Note: Always read the specific MSDS datasheet on the products you are using, as the precautions and effects of exposure can vary!
1. Skin Contact – General
For the majority of people contact with cured epoxy dust is a minor irritant usually inducing slight itching and in a few cases a minor rash. Exposure to uncured epoxy in liquid or paste form is more hazardous. Prolonged exposure can lead to Dermatitis (less than 10% of people). If the effects become more serious such as Allergic Dermatitis (less than 2% of people), then stop and consult your GP.
Use suitable barrier creams or rubber gloves & wash off any dust regularly with cold water so that skin pores do not open. Wear overalls, sealing with masking tape at the wrists & ankles.
2. Respiratory Protection
Wear suitable fine dust particulate filtered masks. Exposure by inhaling vapours from laminating resins & paste adhesives is unlikely, because epoxy products evaporate slowly. However, the risk increases with inadequate ventilation or when the product is heated.
Exposure by inhaling very fine cured sanding, machining or trimming dust should be avoided by wearing suitable respiratory protection at all times. Be particularly careful of partially cured opr ‘green’ laminates, allowing to fully cure first.
People rarely ingest epoxy, but it can happen when resin, hardener or mixed epoxy contaminates food, beverages or eating surfaces.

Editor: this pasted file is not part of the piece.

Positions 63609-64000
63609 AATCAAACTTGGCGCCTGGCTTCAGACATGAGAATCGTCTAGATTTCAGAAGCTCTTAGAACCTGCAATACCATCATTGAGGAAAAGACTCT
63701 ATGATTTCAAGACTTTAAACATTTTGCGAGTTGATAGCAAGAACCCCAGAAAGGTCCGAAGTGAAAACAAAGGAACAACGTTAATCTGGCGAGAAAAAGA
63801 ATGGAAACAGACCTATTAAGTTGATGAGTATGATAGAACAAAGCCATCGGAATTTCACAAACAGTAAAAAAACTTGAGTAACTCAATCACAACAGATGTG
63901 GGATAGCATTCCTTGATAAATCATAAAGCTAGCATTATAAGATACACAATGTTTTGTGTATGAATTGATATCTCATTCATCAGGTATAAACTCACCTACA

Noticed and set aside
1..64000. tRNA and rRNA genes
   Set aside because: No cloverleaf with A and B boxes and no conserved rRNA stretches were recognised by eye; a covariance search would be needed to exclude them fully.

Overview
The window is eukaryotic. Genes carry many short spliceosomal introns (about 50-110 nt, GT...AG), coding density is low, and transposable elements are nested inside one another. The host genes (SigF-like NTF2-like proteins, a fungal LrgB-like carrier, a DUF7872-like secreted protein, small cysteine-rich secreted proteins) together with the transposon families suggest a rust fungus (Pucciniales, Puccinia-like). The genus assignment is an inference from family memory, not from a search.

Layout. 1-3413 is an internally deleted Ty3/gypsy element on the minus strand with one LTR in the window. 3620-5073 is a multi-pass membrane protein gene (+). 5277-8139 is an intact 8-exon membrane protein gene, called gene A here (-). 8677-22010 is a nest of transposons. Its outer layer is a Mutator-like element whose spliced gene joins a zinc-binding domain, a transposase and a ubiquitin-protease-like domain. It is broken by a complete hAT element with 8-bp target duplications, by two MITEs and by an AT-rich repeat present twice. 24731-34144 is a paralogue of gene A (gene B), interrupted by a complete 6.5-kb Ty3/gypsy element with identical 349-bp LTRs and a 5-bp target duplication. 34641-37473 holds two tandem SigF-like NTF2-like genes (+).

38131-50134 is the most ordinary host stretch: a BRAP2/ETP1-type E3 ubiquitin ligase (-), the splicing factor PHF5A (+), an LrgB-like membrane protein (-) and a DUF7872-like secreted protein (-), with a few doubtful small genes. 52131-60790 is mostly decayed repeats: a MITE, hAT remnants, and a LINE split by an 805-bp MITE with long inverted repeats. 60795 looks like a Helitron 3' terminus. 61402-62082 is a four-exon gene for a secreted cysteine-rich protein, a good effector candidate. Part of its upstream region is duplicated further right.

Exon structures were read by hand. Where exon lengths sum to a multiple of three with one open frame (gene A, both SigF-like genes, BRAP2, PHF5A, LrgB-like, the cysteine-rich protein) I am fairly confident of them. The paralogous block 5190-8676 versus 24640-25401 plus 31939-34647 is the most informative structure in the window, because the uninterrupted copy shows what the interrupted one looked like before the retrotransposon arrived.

3. Eye Protection
Always wear suitable eye protection when drilling, grinding or machining laminates. If any dust or splinters enter the eye then flush out immediately with cold water or eyewash, and seek medical attention.
Also wear eye protection when laminating, as liquid epoxy is an irritant and splashes or spills could enter the eye. If liquid epoxy comes in contact with the eye flush out immediately with eyewash and seek medical attention.
4. Ear Protection
When using air or electric tools that generate noise above the specified safe limits approved, ear defenders must be worn.
Carbon fibre splinters very easily, particularly on non-moulded or cut edges and holes. Remove all traces of the splinter with a sharp sterilised knife and tweezers. To prevent the occurrence try to wear Aramid or Kevlar gloves when handling raw or trimmed parts.
Please also be aware of the correct environmental disposure of polymers. In general polymers should always be fully cured before disposure. For further information please consult:
More general health & safety information can be found at: